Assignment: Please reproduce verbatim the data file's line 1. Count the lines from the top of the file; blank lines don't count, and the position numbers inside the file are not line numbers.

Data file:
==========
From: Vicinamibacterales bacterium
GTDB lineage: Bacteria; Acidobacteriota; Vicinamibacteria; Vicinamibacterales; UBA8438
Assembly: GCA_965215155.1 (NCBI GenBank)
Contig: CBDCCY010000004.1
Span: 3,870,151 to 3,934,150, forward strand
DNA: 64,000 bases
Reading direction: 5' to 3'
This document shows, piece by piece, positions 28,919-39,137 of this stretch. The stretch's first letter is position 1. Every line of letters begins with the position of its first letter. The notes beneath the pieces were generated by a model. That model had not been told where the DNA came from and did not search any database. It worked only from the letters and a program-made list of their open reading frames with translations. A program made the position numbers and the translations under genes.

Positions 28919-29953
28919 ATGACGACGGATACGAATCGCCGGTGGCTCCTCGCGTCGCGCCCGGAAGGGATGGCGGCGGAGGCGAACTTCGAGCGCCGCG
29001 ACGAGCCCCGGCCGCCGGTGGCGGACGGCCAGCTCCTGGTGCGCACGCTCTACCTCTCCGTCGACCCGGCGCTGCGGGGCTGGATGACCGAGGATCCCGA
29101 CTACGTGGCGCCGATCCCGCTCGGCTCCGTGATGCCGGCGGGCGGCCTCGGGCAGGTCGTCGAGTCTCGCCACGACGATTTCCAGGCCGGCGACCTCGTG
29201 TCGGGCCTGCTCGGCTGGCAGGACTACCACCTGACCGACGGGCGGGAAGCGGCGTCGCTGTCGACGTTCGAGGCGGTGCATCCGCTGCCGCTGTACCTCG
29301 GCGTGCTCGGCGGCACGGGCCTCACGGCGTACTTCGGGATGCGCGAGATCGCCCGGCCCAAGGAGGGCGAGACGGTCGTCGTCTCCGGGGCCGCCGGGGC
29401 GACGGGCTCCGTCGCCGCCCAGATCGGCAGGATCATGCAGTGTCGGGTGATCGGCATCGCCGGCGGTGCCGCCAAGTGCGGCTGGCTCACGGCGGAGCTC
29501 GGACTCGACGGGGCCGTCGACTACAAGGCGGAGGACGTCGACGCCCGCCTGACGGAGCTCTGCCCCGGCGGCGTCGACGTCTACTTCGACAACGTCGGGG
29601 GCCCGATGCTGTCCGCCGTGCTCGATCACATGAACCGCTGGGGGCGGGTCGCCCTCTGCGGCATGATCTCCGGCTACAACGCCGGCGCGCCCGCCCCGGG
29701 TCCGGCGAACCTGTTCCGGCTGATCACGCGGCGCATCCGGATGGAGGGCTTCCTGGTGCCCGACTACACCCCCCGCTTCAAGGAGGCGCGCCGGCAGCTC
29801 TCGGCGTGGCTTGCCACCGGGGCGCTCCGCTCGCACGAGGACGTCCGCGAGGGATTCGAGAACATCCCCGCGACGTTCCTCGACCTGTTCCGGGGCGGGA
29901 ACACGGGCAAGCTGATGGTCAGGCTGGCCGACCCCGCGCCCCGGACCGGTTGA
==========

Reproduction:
From: Vicinamibacterales bacterium